Reunited! Jim contacted me fairly distraught last week to see if anyone had turned in his lost Vexilar fish finder unit from Wallace Lake. He had taken a group of ten Scouts ice fishing and the $350 unit must have fallen off his sled (he didn't notice it was missing until he got home). Jim contacted me and I told him I'd put a reminder in this week's fishing report, as well as checking with our Rangers lost and found. We agreed the chances were slim, but I did inform him it wouldn't be the first time someone turned in lost fishing gear. He was prepared to happily pay a $50 reward, or more, if needed.
Well, Jim called me back yesterday to report it was returned to his door! And it's a great story how it worked out. While on the lake Jim was friendly with an elderly gentleman fishing next to him, and even showed him how to use the unit and shared some extra hot dogs and soda he had brought for the kids. It turns out, that is the guy who found it, and he recognized the unit as just like Jim's. But how did he find Jim? Fortunately, Jim had his fishing license with address with the unit, so the nice guy brought it to his house. He refused a reward, even though Jim tried to give him one, and said "I knew you were a good guy taking all those kids fishing like that". A very appreciative Jim still plans to send him a reward in the mail anyways. Proof that there are some really good folks out there!
If you have a photo or information that you would like to contribute to the fishing report, or if you have any further questions regarding fishing in Cleveland Metroparks, you may contact Aquatic Biologist Mike Durkalec at (440) 331-8017 or firstname.lastname@example.org
Nick shows off a golden rainbow trout caught on a chartreuse spawn sack suspended near the bottom under a small bobber on Sunday.
Geno, Terry, Dave (pictured in that order) Dale and two other buddies landed 20 trout (keeping 16) at Ledge Lake between them on Saturday morning, including several big ones. Most fish were caught on Kastmaster and Swedish Pimple jigging spoons (photo courtesy of Dale Sante).
Jack, Zach and Scott show off a few trout caught on Sunday on spawn sacks fished under small bobbers and jigging spoons.
Drew fished just under two hours on Tuesday morning and landed 5 trout. Two fish bit a 1/2 oz gold Kastmaster jigging spoon and the rest hit a silver/rainbow color Johnson Splinter jigging spoon. Two of the trout were released (photos courtesy of Drew Davis).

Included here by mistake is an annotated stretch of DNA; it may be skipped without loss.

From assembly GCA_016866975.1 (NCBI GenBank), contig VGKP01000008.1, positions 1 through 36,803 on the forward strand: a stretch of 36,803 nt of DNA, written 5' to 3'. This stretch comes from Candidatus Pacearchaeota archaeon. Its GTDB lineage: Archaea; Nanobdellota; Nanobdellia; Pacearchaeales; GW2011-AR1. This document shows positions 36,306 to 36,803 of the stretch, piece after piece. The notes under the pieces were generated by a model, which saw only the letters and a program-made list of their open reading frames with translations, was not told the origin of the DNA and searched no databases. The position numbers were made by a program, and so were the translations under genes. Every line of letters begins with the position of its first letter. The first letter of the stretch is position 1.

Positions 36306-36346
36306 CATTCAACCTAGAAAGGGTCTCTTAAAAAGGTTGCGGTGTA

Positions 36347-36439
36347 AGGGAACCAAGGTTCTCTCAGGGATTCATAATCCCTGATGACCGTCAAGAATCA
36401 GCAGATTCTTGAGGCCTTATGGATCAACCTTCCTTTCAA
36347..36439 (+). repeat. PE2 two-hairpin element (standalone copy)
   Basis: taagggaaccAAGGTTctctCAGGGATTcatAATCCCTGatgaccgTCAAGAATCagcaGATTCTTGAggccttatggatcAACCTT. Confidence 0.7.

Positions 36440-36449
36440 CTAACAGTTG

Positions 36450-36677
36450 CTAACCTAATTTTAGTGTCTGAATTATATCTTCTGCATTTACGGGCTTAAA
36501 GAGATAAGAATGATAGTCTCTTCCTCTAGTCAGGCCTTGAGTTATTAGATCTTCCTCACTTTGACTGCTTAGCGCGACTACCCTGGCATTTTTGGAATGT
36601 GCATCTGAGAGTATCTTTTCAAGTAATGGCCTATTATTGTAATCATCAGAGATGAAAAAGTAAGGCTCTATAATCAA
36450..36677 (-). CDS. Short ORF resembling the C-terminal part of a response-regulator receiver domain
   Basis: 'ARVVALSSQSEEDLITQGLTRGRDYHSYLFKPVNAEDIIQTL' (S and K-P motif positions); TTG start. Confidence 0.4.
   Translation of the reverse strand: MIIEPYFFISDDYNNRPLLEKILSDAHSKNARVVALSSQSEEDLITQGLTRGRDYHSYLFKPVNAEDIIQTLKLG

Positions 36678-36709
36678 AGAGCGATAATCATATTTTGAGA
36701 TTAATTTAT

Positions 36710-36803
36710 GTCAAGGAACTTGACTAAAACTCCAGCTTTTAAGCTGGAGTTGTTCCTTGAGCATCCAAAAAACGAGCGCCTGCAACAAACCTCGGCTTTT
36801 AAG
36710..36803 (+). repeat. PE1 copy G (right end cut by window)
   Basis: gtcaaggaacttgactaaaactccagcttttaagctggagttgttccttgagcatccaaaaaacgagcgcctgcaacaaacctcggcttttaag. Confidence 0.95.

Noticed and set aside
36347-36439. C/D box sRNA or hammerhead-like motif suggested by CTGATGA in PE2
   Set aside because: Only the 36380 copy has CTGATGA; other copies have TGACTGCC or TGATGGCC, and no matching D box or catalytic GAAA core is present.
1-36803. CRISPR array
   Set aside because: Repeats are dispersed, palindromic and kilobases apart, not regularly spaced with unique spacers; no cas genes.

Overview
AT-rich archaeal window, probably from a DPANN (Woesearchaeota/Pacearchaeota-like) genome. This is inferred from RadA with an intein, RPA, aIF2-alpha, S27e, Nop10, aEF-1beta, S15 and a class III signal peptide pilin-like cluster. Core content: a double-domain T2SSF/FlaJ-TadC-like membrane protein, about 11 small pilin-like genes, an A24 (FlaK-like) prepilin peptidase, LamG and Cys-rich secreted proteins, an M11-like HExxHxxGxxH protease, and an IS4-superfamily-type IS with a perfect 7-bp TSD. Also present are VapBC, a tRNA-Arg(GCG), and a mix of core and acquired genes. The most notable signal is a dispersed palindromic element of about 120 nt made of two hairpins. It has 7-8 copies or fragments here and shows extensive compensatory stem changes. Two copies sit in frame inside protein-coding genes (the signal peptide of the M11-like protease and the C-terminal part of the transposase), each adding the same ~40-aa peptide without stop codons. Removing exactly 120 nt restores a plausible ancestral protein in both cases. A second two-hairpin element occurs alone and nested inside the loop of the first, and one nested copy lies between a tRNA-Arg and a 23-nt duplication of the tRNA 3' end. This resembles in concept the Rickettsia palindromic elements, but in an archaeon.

Jake landed 6 trout using PowerBait and jigs on Friday afternoon, including a specimen pushing 20 inches. He also noted on his underwater camera that groups of fish were moving around and biting in the morning, but by early afternoon far fewer fish were moving and those that did would often swim over, inspect his bait, them swim away (photos courtesy of Jake Powers).
Brian noted a finicky bite at Wallace Lake on Monday morning, but ended up landing 3 nice rainbows on jigging spoons. He also noted on his Vexilar unit that lots of fish were moving by without biting (photos courtesy of Brian Kich).
For any blog readers who happen to dock their boats at E55th Marina you be pleased to know that our Lakefront staff have constructed a new fish cleaning station, featuring poly (King StarBoard material) cutting surface, stainless steel sink, aluminum fish rulers, heavy duty steel frame and freezer nearby for fish waste. This improvement was completed to better serve the public as well as to help meet requirements to be certified as an Ohio Clean Marina (photos courtesy of Jared Magyar, Lakefront Reservation Manager).
Note: The fishing report is updated monthly in June, July, and August and weekly every other month
2014 Cleveland Metroparks Registered Fishing Guides (name, company, contact)
14-001 Clint Daycak, Clear Water Outfitters, (216) 509-7404 or email@example.com
14-002 Monte Casey, The Steelhead Guide, www.steelheadguide.com
14-003 Duncan Golder, Golder's Fishing Guide Service, firstname.lastname@example.org, (440) 654-1785, on Facebook at Golder's Fishing Guide Service
14-004 Patrick Campbell, Fisher of Men Outfitters, LTD, www.fomoutfitters.com
14-005 James Lampros, (216)513-6011 or Jlampros2@gmail.com
More information on Cleveland Metroparks Fishing Guide Permit requirements, including the permit application, you may check the following link: <Fishing Guide Permit Program>
Cleveland Metroparks Fishing Fund
Cleveland Metroparks Fishing Fund helps provide a rewarding fishing experience to Northeast Ohio anglers through the stocking of rainbow trout, channel catfish, largemouth bass, and other sport fish. The Fund also supports children's fishing derbies and creation and restoration of essential habitat in the ponds, lakes, and rivers within Cleveland Metroparks.
For more information or to make a gift to Cleveland Metroparks Fishing Fund, including a web donation option, please visit: <Fishing Fund Donations Online>